From humble origins in rural Gambia to saving Africa’s natural environment and creating social change, one handbag at a time…
“How many lives has this purse saved?” says Isatou Ceesay, 48, toting a pretty, pale blue woven handbag.
Raised in Njau, a humble village in The Gambia, from a young age Ceesay was struck by the environmental degradation caused by the overuse and poor disposal of waste. The rivers in her rural region of the West African state were clogged with plastic bags, with the burning or dumping of toxic waste leading to a host of health implications for her fellow villagers, from respiratory illnesses to cholera, as well as sickening the livestock communities depended upon.
“The idea of recycling came to me very young, when I looked at the environment I lived in and people didn’t have the idea of taking care of their waste, “Ceesay says. “People were simply not aware of what I was talking about.” But Ceesay had social barriers to overcome in making the villagers understand the benefits of good environmental custodianship. “I was very young, I lacked money and I was uneducated,” Ceesay says. “But one thing I did have was commitment.” Plus, she adds, with a smile: “I wanted to prove them all wrong.”
What a difference two decades make. Today Ceesay’s revolutionary community recycling project, Njau Recycling and Income Generation Group (NRIGG), employs 1,100 people in four separate communities in the Gambia. The project proceeds on the basis that many of the items that are poorly disposed of by Gambian communities have reuse value. Using novel crafting methods, NRIGG employs marginalised women to make recycled bags, mats, purses and jewellery for resale at markets or via the charity’s site from reclaimed items, including plastic bags, and the plastic bottles that are the scourge of local waterways. The organisation also trains unemployed women to be community waste and recycling experts, training villagers in composting and recycling, kitchen gardening and the societal benefits in planting trees. This advocacy work, Ceesay says, has improved child and maternal weight and wellbeing in the communities her organisation works with. “When I return to a village and see there are vegetables growing, the environment is clean and nutrition has improved, that’s the best thing for me,” Cessay says.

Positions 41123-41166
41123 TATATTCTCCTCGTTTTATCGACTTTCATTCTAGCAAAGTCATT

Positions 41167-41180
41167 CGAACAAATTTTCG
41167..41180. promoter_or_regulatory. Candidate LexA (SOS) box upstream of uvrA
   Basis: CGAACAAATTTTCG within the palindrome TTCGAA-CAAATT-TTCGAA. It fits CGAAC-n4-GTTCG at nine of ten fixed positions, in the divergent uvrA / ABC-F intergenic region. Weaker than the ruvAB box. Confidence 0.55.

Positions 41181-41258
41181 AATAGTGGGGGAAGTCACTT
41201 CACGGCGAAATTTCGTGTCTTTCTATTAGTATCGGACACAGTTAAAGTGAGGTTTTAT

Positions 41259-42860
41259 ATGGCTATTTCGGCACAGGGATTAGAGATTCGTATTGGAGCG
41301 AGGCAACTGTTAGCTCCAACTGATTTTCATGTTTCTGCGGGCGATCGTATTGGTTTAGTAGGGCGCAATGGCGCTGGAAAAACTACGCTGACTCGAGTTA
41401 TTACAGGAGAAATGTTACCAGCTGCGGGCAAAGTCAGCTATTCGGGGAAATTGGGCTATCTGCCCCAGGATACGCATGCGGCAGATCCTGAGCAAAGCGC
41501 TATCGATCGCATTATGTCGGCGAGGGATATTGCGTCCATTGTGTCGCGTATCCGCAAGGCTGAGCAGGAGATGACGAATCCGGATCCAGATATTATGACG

NRIGG is now turning its attention to forest preservation, perfecting a simple method of making compacted cooking fuel from discarded kindling and coconut shells to prevent deforestation for charcoal. “This is important,” Ceesay says. “Without forests we cannot have a healthy life.”
For Ceesay, social justice goes hand-in-hand with good environmental stewardship. “If women and young people are not part of this work it will not have a future,” she says. She has recently launched a project that gives recycling work to disabled Gambian women who otherwise have little option but to beg. “They are some of the best workers we have,” she says, “but society sees them as having no worth.” Now Ceesay’s dream is to see more women taking leadership positions in African countries. “That is something we are really lacking,” Cessay says.
Apart from Ceesay, of course. In 2012, the environmental trailblazer was recognised with an award at The International Alliance for Women Difference Maker award in the USA. In her homeland, she’s popularly nicknamed the Queen of Recycling, a moniker she doesn’t mind one bit. “When I wake up every day I still have the heart to deliver a better life,” she says.
Isatou Ceesay was photographed for Climate Heroes, a documentary series about the women and men around the world who fight to protect our environment and mitigate climate change, climateheroes.org.
Author: The India Story Agency for Sacred Groves